We study a broad range of topics in the lab. Here are four of the major research questions that we are currently focused on answering:
How do populations locally adapt to divergent habitats?
The core area of our research is focused on understanding the process of local adaptation, which occurs when organisms adapt to divergent habitats in nature. To understand the genetic and physiological mechanisms of local adaptation, we are studying the yellow monkeyflower, Mimulus guttatus. M. guttatus is a model genomic system for understanding evolutionary adaptations because it has successfully adapted to a wide array of different habitats across western North America, including toxic copper mine tailings, coastal salt spray zones, alpine regions, and even to the geysers of Yellowstone National Park.
One of our major interests in understanding how local adaptation has contributed to the evolution of coastal perennial and inland annual ecotypes. In the process of identifying the causes of local adaptation we are also elucidating the mechanisms of speciation, as ecotypes represent an intermediate state on the path in the formation of new species. Coastal and inland ecotypes of M. guttatus are very divergent in their morphology and physiology, which reflects local adaptation of these plants to different habitats. Inland habitats rapidly dry out during the seasonal summer drought in California. To escape from the summer drought, inland plants have evolved a “live-fast die-young” strategy whereby they rapidly flower and produce offspring before the summer drought kills them. In contrast, coastal plants have evolved to be slow-growing perennials that survive for many years. Coastal plants can persist through the summer drought because of water supplied by summer sea fog. While coastal plants have access to water year-round, they have had to evolve adaptations to cope with oceanic salt spray and high rates of herbivory.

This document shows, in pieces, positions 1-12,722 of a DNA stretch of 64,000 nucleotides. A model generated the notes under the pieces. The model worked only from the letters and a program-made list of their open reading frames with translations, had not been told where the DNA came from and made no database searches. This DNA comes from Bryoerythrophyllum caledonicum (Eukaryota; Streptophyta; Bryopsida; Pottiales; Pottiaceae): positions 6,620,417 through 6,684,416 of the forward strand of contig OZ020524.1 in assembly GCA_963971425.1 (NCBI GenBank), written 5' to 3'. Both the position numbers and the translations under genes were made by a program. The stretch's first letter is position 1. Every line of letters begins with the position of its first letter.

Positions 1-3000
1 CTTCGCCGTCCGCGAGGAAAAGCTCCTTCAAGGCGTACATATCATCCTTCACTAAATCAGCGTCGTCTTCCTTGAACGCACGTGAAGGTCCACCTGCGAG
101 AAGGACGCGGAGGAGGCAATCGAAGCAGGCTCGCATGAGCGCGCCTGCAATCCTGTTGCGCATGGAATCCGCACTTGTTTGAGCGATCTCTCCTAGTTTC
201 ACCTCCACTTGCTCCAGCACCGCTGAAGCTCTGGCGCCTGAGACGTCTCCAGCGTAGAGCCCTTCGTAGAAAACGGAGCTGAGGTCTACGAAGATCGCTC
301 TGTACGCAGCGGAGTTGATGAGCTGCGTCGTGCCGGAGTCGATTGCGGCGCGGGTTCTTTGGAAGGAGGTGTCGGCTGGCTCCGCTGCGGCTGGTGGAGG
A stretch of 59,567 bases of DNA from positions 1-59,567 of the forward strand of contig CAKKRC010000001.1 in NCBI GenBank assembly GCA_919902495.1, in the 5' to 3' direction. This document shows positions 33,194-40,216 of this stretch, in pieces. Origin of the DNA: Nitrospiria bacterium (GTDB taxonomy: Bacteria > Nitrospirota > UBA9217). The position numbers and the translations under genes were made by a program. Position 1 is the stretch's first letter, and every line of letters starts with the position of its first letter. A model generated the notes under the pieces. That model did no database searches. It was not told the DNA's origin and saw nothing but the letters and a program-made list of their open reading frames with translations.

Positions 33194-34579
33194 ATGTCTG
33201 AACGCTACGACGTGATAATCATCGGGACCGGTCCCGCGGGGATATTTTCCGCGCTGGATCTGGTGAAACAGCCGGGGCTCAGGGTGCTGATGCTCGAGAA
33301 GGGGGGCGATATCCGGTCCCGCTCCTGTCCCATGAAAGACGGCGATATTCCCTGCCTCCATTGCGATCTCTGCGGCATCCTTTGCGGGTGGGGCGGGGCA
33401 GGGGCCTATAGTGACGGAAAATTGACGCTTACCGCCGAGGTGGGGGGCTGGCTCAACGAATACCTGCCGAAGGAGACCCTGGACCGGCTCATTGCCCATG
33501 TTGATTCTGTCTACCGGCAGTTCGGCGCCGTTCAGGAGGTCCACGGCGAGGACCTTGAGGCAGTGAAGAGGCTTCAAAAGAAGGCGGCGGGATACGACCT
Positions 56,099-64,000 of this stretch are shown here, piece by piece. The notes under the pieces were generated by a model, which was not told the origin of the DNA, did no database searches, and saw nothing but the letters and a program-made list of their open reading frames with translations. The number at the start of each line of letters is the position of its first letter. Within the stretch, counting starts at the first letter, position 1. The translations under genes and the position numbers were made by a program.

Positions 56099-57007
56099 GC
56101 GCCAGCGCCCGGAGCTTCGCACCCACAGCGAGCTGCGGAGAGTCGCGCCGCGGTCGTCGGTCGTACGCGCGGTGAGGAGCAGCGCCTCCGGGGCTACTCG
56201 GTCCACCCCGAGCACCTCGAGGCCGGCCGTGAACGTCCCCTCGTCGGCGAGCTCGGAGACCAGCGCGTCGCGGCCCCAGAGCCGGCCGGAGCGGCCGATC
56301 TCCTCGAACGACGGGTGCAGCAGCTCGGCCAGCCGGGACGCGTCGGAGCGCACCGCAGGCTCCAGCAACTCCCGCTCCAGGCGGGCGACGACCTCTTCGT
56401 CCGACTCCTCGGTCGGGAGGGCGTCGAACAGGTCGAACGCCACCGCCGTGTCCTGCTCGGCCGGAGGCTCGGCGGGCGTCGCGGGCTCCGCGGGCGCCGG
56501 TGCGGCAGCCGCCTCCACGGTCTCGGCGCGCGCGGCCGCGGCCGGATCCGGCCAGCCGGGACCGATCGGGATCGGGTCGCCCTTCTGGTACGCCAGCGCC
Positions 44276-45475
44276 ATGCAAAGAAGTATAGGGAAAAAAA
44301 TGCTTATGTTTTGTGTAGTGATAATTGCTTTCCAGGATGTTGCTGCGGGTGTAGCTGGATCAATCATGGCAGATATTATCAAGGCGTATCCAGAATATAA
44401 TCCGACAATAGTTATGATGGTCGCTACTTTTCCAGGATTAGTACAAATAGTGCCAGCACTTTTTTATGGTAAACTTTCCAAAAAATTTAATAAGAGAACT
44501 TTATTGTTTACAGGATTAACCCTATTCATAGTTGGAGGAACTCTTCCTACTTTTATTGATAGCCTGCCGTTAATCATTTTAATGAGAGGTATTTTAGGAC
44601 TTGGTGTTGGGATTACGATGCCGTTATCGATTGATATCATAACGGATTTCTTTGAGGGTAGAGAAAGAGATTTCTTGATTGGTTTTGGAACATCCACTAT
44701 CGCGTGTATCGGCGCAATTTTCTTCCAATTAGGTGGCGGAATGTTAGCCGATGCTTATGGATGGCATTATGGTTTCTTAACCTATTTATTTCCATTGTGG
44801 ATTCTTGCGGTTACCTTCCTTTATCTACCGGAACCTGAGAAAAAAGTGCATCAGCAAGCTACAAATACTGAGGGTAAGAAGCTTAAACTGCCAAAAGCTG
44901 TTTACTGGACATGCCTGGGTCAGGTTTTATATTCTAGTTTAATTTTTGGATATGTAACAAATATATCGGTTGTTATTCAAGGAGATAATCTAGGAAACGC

To understand how coastal and inland ecotypes of M. gutattus evolved, we are using genomic methods to identify the genes and gene networks responsible for adaptive divergence. We recently identified key candidate genes involved in local adaptation by conducting whole genome sequencing of nearly 100 coastal and inland populations. This study revealed that large chromosomal inversions have trapped adaptive genetic difference between the coastal and inland ecotypes. In addition, we identified candidate genes in the gibberellin (GA) growth hormone pathway that could explain adaptive differences in growth and herbivore defense between coastal and inland populations. To follow up this study, we conducted a series of experiments, in which we found we could convert coastal plants partially into inland plants just by spraying them with GA. Further, we found that one of the chromosomal inversions interacts with GA and controls the production of herbivore resistance compounds. This suggests that the inversion is partially responsible for a classic evolutionary trade-offs between allocation to growth, reproduction, and defense. Overall, these results suggest a generalizable physiological mechanism by which plants adapt to wet and dry habitats.